Examining Individual Tumor Cells
Understanding the different populations of mutant cells in a cancer could mean more targeted treatments.
Despite decades of research into cancer biology, researchers still don’t fully understand what happens to the malignant cells’ DNA as they mutate. It’s not an idle question: The better biologists appreciate how DNA changes, the better they can create therapies that specifically target the disease. Now scientists at Cold Spring Harbor Laboratory, in Cold Spring Harbor, New York, have found a way to get a far more detailed look at a tumor’s biology than was previously possible. James Hicks and his colleagues have shown, for the first time, that it’s possible to examine the genomic evolution of individual cells within a tumor.
By analyzing individual cells taken from different areas of the same breast-cancer tumor, Hicks has shown that a tumor’s landscape can be remarkably variable–different areas of the growth were made up of five very different populations, three of which were cancerous. The result was not completely unexpected, as patients whose original test results indicate their cancer is slow-growing often end up having a very aggressive form of disease. “Everyone looking at the problem is aware of tumor heterogeneity,” or the variation in cell type, Hicks says. “But because there hasn’t been a tool to look at it, it’s been largely ignored.”
Until now, most tumor analysis has been done on samples of thousands of tumor cells–a method that can obscure individual variation and can cause researchers to misidentify a cancer’s aggressiveness. But the technique developed by Hicks and his colleagues allows the researchers to sort and segregate single cells and amplify portions of their genome for analysis. Such a technique is currently too expensive for diagnostics, but they hope that ultimately a fine-needle biopsy could be sent for single-cell analysis to determine the composition of cancer cells in a tumor. Once you know the different populations of cancer cells, you can use therapies that target all of them and eradicate much more of the disease.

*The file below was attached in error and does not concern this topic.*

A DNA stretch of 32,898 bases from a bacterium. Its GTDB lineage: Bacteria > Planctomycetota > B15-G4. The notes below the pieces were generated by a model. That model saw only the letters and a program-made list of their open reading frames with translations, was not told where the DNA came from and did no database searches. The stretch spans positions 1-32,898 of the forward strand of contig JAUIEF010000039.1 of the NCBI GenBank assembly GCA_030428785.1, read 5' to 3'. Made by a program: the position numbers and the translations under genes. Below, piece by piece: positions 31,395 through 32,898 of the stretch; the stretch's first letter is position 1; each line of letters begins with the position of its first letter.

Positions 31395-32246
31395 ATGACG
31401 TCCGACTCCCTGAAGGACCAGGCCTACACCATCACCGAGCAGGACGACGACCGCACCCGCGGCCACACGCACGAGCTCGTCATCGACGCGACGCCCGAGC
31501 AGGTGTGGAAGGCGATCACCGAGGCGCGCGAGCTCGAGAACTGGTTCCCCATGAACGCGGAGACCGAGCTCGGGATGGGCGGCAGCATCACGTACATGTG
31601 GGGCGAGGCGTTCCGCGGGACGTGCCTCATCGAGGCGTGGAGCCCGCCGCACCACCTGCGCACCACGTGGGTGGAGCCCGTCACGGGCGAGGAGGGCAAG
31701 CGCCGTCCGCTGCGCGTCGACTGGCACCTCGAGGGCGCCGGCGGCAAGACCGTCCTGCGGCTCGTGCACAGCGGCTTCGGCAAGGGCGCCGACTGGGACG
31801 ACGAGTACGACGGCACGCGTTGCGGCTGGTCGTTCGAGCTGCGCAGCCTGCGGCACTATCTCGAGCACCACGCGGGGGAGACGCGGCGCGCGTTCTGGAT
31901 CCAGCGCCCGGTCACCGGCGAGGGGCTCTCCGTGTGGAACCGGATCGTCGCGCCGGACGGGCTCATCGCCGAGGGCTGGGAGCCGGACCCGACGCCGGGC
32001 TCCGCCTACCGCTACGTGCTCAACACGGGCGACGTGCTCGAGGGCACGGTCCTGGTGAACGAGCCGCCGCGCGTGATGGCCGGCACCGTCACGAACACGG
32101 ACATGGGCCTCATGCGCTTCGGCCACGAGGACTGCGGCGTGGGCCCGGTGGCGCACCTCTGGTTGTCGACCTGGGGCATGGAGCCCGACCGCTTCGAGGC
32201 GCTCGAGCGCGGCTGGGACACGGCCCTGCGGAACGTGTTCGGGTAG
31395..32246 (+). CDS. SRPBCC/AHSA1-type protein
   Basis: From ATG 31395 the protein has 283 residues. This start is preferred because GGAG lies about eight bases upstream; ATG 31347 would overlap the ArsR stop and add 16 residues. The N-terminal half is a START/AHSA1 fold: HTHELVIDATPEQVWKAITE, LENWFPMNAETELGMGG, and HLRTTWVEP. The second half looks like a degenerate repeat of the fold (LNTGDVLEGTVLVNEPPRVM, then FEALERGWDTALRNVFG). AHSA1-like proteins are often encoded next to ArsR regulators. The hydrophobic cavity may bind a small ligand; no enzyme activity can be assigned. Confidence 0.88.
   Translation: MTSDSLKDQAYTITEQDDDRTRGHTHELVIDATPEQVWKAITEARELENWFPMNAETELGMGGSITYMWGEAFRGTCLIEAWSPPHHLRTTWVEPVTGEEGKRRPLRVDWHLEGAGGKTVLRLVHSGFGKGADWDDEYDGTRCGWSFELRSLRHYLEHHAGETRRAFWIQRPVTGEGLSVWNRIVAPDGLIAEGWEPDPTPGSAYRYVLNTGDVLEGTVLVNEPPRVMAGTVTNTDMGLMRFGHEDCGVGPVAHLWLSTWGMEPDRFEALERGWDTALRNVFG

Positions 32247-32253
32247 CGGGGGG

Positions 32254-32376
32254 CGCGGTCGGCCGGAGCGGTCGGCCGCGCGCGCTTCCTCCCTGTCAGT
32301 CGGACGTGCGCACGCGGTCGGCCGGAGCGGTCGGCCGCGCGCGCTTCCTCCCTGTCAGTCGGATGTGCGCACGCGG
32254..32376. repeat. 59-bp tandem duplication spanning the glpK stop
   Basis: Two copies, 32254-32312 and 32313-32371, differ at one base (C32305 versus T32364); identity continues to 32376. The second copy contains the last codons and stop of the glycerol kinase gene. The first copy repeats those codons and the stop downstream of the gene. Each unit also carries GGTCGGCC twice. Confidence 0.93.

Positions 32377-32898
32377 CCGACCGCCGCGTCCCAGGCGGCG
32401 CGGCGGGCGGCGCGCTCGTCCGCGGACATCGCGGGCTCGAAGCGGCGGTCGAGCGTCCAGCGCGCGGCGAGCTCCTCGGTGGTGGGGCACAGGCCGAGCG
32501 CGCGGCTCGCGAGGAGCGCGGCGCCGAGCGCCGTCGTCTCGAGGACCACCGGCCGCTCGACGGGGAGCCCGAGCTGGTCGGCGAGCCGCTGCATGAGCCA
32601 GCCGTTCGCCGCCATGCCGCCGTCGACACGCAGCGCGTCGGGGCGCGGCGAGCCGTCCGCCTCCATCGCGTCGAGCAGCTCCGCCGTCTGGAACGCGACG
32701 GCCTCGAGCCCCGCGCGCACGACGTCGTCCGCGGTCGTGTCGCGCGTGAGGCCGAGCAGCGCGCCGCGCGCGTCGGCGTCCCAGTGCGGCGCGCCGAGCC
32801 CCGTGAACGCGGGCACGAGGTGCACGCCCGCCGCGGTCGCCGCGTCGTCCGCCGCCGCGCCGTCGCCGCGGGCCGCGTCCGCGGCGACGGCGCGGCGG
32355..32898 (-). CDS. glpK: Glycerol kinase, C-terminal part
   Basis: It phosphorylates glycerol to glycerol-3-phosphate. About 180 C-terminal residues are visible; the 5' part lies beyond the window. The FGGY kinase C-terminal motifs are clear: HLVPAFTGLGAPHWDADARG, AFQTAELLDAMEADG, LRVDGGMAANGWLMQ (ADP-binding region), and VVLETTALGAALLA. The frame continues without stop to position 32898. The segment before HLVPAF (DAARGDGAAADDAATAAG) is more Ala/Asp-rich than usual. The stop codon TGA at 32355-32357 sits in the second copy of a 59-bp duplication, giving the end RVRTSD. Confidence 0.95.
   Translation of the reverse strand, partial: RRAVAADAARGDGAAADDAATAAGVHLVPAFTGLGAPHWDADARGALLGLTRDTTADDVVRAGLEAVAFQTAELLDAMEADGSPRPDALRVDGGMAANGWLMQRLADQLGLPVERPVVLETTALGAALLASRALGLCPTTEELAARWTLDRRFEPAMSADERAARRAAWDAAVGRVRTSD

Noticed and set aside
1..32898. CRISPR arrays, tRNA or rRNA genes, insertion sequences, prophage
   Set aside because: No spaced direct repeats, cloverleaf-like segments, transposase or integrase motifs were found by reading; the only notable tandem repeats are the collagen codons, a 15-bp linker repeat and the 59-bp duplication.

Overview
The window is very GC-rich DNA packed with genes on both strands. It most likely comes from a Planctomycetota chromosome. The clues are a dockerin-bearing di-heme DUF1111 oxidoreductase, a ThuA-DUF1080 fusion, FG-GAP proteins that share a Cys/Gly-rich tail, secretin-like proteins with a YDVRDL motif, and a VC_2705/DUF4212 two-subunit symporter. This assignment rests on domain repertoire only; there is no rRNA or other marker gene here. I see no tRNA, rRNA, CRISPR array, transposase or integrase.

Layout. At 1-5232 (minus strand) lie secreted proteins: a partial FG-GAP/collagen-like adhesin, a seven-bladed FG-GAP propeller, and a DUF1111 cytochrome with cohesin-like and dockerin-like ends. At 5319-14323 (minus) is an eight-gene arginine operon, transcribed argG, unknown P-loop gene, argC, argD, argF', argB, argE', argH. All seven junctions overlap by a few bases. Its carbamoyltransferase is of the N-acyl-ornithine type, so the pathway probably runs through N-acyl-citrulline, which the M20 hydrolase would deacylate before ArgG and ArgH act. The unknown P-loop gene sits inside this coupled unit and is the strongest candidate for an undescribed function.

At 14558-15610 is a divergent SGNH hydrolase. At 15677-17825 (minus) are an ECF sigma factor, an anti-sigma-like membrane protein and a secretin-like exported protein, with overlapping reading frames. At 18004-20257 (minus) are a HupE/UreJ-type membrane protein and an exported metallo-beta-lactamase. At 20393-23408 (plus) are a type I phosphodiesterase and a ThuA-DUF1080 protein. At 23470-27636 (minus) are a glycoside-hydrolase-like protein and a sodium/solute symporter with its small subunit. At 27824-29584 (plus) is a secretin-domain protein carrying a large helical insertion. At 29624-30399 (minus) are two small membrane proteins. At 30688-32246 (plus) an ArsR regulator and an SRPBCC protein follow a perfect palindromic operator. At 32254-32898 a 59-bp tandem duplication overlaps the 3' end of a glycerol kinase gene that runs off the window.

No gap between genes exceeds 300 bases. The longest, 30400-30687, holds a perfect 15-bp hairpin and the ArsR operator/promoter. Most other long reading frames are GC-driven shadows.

“Understanding the cell-to-cell variation in cancer is important for being able to think about cancer treatment,” says Matthew Meyerson, a cancer genomics researcher at the Dana-Farber Cancer Institute and associate professor at Harvard Medical School who was not involved with the study. “[A therapy] has to treat all the cells in a cancer. If there are subpopulations that are resistant to treatment, it won’t be as effective.”
“By showing the DNA can be analyzed at single cell level, Dr. Hicks’s work opens new avenues in the field of molecular analyses of circulating tumor cells,” says Fabrice Andre, a breast-cancer pathologist at the Institut de cancérologie Gustave Roussy in Villejuif, France. “Which means that we will soon be able to have a molecular portrait of breast cancer through a blood sampling.”
While blood-sample diagnostics are likely a little ways down the road, the research is also important for understanding cancer biology at its most basic level. “The evolutionary history of a tumor is written in its genome and provides a fingerprint for following tumor cells wherever they might go in the body,” Hicks says. If researchers can do that, they will be able to glean a deeper understanding how a cancer grows and spreads, and how to stop it.
“Carcinogenesis is a constant process of evolution,” says Larry Norton, medical director of the Evelyn H. Lauder Breast Center at Memorial Sloan-Kettering Cancer Center in New York City, and a frequent collaborator with Hicks. “There are stepwise changes from normal to malignant to even worse malignant states. And this technique actually traces the complex evolution of the carcinogenesis process by looking at the DNA level of single cells.”
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